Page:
Tuesday, January 2, 2007

The Ultimate Christmas Gift

I spent my final shift of the year keeping a brain dead organ donor alive so that his organs would remain viable for transplantation. If you have never cared for one of these patients, I am here to tell you that they usually require more work than even very ill ICU patients. In fact, ask any ICU nurse who has cared for a donor patient, and they will likely tell you that these patients require 1:1 care.

Let me give you a little background on B (not his real initial, of course). He was a vibrant, intelligent man of 51 years who never made it home from midnight mass on Christmas. He was pulled over for suspected drunk driving when, in fact, he was in the middle of a massive stroke. The police recognized this and immediately summoned EMS. But it was all for naught. He was well within the 3 hour limit for tPA when he arrived in the ER at Work. But nooooo. They were "too busy" with all the drunks to give him the attention that he needed. In fact, he didn't even get heparin (never mind tPA) until about 8 hours later. As a result, by the time he arrived in the ICU, he had complete left hemiparesis and aphasia. He could, however, communicate his needs pretty well. I wish there was a way that I could ethically and in good conscience tell B's family that they should file suit against Work, because I think that the ER was grossly negligent and his death could have been avoided.

When I cared for him 2 nights after his admission, he began the swift downward spiral. When I arrived for my shift , his GCS was 13. When I left at the end of my shift, it was 3 - the worst a person can have. We intubated him at the very end of my 16 hour overnight shift. About 2 hours after that, he was declared brain dead. As is Work's protocol, the bedside nurse calls our regional organ procurement organization, and they are the ones who approach the family about donation. It took B's family almost a whole day to decide to donate. For some families, it's an easy decision and for others, it's gut-wrenching. It wasn't easy for this family.

The care of donors is extremely involved. Placement of arterial and CVC lines if not already in place. Hourly vitals and suctioning. Chest Xray and hypo/hyperthermia blanket as indicated. STRICT hourly I & O, with cc for cc + 50 cc replacement IV fluids for urine output - e.g. 250 cc urine out = 300 cc IVF in the next hour. Initial set of labs (22 tubes PLUS 2 sets of blood cultures, sputum and urine cultures). Of course, pulling all that blood necessitated an increase in his Dopamine dose. Then, every 4 hour labs and ABG's. BP was maintained with Dopamine titrate and phenylephrine at a steady 25 mcg per minute. THEN .... any other meds or treatments as indicated by the q 4 hr labs ... like amps of bicarb here and there, mannitol here and there, insulin and calcium chloride now and then. It almost seems ridiculous to do all of this for a dead person. We needed to keep the organs as viable as possible. Intellectually, I understand the need for the rigamarole, but emotionally, it's hard.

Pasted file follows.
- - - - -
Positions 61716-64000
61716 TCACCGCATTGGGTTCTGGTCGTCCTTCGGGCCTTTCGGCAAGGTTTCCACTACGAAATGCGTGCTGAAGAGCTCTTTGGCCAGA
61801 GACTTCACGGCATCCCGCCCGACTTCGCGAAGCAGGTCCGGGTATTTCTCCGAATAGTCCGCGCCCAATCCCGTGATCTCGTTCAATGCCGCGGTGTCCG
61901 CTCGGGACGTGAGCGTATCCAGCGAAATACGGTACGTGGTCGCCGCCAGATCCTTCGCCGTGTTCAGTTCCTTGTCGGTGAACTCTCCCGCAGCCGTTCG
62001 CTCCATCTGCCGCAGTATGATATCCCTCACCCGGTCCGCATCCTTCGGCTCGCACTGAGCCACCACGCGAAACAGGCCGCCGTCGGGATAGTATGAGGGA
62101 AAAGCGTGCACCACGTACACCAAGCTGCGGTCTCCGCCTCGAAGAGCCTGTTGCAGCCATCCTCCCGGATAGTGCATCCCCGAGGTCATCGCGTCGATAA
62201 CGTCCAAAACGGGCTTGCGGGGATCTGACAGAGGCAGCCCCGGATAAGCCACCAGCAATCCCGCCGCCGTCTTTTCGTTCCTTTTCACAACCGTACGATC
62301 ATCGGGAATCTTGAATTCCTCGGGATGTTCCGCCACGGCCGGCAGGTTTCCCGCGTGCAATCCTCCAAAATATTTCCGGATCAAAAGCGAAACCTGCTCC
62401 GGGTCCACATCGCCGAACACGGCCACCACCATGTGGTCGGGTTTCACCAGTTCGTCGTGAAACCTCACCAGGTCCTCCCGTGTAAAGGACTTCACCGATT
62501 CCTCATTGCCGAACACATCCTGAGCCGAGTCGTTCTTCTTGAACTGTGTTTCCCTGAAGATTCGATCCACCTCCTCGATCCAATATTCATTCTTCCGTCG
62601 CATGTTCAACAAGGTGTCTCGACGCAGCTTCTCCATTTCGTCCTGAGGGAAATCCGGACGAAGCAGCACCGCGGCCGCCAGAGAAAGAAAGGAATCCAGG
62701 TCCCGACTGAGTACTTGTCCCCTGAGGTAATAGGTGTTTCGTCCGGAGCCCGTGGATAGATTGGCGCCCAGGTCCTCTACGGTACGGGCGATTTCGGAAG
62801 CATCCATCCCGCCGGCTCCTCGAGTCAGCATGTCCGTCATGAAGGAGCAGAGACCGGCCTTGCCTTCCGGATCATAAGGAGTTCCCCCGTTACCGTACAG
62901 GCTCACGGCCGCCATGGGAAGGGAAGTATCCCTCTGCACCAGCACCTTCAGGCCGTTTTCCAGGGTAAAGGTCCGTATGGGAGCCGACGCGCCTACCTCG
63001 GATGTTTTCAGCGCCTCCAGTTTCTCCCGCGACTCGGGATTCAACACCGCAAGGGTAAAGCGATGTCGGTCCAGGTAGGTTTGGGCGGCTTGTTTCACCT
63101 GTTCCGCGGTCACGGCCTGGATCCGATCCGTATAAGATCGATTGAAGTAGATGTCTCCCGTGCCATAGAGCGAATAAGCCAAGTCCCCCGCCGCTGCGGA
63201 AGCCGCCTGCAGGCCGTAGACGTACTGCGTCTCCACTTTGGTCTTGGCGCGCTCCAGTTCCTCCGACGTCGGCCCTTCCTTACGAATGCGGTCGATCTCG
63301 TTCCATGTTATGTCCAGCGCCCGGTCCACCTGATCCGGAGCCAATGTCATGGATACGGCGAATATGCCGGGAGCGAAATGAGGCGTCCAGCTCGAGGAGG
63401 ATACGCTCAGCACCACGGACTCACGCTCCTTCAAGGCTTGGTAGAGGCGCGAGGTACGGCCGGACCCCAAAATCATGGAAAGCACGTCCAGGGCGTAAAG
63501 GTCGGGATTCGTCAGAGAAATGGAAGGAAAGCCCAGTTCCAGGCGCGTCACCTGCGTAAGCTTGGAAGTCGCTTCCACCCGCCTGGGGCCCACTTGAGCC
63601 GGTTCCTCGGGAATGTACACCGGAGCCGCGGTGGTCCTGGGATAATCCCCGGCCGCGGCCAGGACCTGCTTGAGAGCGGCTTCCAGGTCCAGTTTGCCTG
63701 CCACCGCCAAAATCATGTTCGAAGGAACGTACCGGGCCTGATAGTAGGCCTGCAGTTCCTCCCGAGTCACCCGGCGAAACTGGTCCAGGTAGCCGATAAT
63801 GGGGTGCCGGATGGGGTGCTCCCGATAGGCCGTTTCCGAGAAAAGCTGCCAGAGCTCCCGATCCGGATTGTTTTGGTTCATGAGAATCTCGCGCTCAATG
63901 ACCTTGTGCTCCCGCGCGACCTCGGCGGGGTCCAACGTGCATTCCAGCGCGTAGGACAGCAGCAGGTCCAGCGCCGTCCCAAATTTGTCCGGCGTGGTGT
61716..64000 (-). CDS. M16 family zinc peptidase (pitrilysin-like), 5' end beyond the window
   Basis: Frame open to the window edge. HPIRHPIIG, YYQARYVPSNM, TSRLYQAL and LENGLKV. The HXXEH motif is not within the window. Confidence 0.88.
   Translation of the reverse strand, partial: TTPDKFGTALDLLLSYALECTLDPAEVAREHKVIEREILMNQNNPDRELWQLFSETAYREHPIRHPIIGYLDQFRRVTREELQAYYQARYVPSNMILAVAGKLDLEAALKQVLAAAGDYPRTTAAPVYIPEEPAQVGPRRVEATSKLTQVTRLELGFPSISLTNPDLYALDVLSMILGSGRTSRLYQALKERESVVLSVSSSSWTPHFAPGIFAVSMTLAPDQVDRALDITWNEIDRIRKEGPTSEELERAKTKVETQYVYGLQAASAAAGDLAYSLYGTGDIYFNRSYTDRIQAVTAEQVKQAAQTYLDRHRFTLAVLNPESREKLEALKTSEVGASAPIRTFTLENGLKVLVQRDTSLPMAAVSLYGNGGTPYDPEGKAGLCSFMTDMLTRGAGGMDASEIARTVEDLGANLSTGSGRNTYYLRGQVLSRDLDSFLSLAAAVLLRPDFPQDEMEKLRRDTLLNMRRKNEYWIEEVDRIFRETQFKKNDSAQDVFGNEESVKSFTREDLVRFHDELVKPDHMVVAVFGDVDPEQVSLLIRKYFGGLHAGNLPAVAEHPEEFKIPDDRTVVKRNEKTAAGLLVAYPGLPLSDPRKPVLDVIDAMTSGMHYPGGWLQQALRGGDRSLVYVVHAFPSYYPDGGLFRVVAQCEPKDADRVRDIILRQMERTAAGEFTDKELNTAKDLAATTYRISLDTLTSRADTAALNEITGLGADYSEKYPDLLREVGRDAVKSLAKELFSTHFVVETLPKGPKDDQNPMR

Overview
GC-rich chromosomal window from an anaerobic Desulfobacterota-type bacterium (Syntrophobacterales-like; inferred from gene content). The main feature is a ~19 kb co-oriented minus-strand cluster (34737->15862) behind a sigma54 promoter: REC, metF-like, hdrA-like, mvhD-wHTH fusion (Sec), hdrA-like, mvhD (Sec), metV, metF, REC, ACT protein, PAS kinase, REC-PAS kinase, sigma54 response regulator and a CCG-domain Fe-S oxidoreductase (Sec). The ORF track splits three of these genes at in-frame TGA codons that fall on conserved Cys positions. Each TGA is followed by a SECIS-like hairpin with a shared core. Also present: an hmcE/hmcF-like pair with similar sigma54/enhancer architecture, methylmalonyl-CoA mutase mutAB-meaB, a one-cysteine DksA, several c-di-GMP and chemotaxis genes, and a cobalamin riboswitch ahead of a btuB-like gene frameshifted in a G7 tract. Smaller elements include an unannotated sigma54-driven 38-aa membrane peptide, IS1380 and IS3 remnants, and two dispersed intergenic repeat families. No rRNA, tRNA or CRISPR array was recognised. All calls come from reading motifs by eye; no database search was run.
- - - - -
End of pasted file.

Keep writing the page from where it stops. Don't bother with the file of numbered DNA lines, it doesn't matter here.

It was with mixed emotions that I helped roll B to the OR for his organ harvesting. It felt like I was taking him to the gallows for an execution, and I had to keep reminding myself that he was already dead. I also had to keep reminding myself that many people would benefit from this tragedy. He had become a liver, kidney, pancreas, and heart valve donor. It is a very rewarding experience ... one that I hope all of you can experience at least once during your career.

I went home physically and emotionally exhausted, but after all was said and done, it would be a Merry Christmas for at least 5 families after all.



scalpel said...

Heparin for stroke is a fad that seems to come and go, and tPA is no guarantee either. Neither are iron-clad standards of care imo.

Runs With Scissors said...

True ... but is doing nothing a standard of care?

Judy said...

Thanks for writing this.

Presently, a childhood friend of my adult children is being kept alive until his organs are harvested.


I remembered having read this post, and it has been helpful to reread it at this time.

Thank you for what you do. And for doing it with such grace.